Health Highlights: March 17, 2015
Trader Joe's Recalls Raw Walnut Products NFL Player Retires at Age 24 Over Head Trauma Concerns New Test Improves TB Screening of Immigrants: CDC
Here are some of the latest health and medical news developments, compiled by the editors of HealthDay:
Trader Joe's Recalls Raw Walnut Products
The supermarket chain Trader Joe's is recalling certain types of raw walnut products due to possible salmonella contamination.
The products include 16-oz. raw California walnut pieces, 16-oz. raw California walnut halves and pieces, 16-oz. raw California walnut baking pieces, 16-oz. California premium walnut halves, and 12-oz. organic raw walnut halves and pieces.
The products have been removed from store shelves while the source of the problem is identified, the company said. It added that it has not received any reports of illness related to the recalled walnut products.
For more information, consumers can call Trader Joe's at (626) 599-3817, Monday through Friday, 6:00 a.m. to 6:00 p.m. or go to the company's website
NFL Player Retires at Age 24 Over Head Trauma Concerns
San Francisco 49ers linebacker Chris Borland is retiring from the National Football League at age 24 due to concerns about head trauma.
His decision to leave the game after one stellar rookie season was announced by the 49ers Monday night, the Associated Press reported.
On ESPN's "Outside the Lines," Borland said he wants to do "what's best for my health."
"From what I've researched and what I've experienced, I don't think it's worth the risk," Borland said on the show, the AP reported. "I feel largely the same, as sharp as I've ever been. For me, it's wanting to be proactive. I'm concerned that if you wait till you have symptoms, it's too late."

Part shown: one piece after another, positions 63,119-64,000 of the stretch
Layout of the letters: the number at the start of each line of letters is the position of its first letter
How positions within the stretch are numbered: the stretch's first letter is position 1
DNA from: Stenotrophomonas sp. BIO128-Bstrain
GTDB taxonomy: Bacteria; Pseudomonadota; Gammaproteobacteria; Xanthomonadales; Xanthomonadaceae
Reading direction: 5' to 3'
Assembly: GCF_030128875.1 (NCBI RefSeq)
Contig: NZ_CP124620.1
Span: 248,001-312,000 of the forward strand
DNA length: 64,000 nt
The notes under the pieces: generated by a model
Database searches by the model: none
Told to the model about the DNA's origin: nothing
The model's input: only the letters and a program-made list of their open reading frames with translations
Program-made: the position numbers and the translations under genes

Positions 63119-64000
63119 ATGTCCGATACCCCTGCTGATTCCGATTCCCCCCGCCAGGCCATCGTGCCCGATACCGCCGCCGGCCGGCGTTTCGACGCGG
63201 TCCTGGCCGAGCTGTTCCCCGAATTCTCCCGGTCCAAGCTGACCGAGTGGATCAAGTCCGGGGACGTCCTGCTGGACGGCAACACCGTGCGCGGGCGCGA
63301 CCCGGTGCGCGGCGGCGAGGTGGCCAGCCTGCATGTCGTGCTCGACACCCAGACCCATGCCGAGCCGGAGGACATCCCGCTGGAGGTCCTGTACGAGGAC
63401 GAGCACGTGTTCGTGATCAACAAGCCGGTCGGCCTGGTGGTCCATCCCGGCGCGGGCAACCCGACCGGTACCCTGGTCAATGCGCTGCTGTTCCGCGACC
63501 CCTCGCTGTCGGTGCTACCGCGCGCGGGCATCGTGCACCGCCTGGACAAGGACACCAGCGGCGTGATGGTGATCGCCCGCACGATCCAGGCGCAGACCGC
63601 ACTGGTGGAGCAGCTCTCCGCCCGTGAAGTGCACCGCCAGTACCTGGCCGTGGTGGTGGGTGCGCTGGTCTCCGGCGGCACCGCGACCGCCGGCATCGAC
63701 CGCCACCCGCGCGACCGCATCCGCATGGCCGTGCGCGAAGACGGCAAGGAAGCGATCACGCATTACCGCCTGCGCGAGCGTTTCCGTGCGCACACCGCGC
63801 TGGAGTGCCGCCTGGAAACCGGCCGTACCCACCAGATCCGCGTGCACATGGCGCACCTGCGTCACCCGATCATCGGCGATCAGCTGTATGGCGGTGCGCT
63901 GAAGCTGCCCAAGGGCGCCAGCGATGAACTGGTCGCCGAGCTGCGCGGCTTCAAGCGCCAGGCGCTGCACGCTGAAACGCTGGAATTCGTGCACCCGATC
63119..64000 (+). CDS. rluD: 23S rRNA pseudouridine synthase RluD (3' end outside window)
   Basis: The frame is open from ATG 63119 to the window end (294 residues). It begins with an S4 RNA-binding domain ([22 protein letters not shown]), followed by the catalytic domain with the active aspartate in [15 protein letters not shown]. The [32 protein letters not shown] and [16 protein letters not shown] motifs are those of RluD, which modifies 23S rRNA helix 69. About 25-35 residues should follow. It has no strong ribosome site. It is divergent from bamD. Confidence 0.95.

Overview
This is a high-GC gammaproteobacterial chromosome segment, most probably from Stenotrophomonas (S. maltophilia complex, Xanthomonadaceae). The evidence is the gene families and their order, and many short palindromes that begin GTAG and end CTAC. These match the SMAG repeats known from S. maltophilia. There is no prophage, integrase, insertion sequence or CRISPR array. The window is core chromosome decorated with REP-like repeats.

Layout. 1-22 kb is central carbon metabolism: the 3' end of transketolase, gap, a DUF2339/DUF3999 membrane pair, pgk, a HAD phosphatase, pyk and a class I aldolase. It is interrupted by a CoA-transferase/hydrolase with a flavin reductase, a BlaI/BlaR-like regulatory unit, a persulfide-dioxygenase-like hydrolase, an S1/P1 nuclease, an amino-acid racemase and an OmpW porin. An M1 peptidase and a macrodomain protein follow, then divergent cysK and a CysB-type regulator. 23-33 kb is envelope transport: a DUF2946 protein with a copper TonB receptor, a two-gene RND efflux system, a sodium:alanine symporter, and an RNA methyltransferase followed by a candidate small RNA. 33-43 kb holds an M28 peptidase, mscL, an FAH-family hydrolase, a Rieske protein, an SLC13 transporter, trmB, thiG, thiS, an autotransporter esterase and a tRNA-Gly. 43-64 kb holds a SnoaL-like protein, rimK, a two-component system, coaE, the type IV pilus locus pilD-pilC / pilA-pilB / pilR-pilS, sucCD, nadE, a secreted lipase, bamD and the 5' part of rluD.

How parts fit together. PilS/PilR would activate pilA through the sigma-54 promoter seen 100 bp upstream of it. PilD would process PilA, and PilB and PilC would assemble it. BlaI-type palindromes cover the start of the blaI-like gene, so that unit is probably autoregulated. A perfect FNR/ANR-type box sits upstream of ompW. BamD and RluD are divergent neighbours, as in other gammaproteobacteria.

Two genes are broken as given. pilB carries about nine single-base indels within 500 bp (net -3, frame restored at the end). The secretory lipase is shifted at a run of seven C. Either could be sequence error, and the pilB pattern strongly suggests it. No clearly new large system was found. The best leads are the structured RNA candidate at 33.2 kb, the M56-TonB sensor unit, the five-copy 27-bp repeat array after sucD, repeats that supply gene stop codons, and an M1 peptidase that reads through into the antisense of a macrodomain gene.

The 49ers were surprised by Borland's decision, said general manager Trent Baalke, who added that the player was "a consummate professional."
Borland was NFC Defensive Rookie of the Month for November, the AP reported.
New Test Improves TB Screening of Immigrants: CDC
Since 2007, a more sensitive test for tuberculosis has detected the infectious disease in nearly 2,200 immigrants and refugees bound for the United States who might otherwise not have been diagnosed with the illness, according to federal health officials.
With the sputum culture test, people cough deeply and spit material from their lungs into a container. The sample is placed in a culture dish and checked for TB bacteria growth, NBC News reported.
"These requirements have now been completely implemented in all countries with U.S.-bound immigrants and refugees," Centers for Disease Control and Prevention officials said in a statement.
The agency said that between 2007 and 2012, nearly 2,200 immigrants or refugees who tested positive for TB with the sputum culture test would have gone undetected using the old, standard screening method, NBC News reported.
In 2013, about 9 million people worldwide became ill with TB, and about 1.5 million people died of the disease, according to the CDC . That same year, about 9,500 cases of TB were reported in the U.S., a 3.6 percent decline from 2012.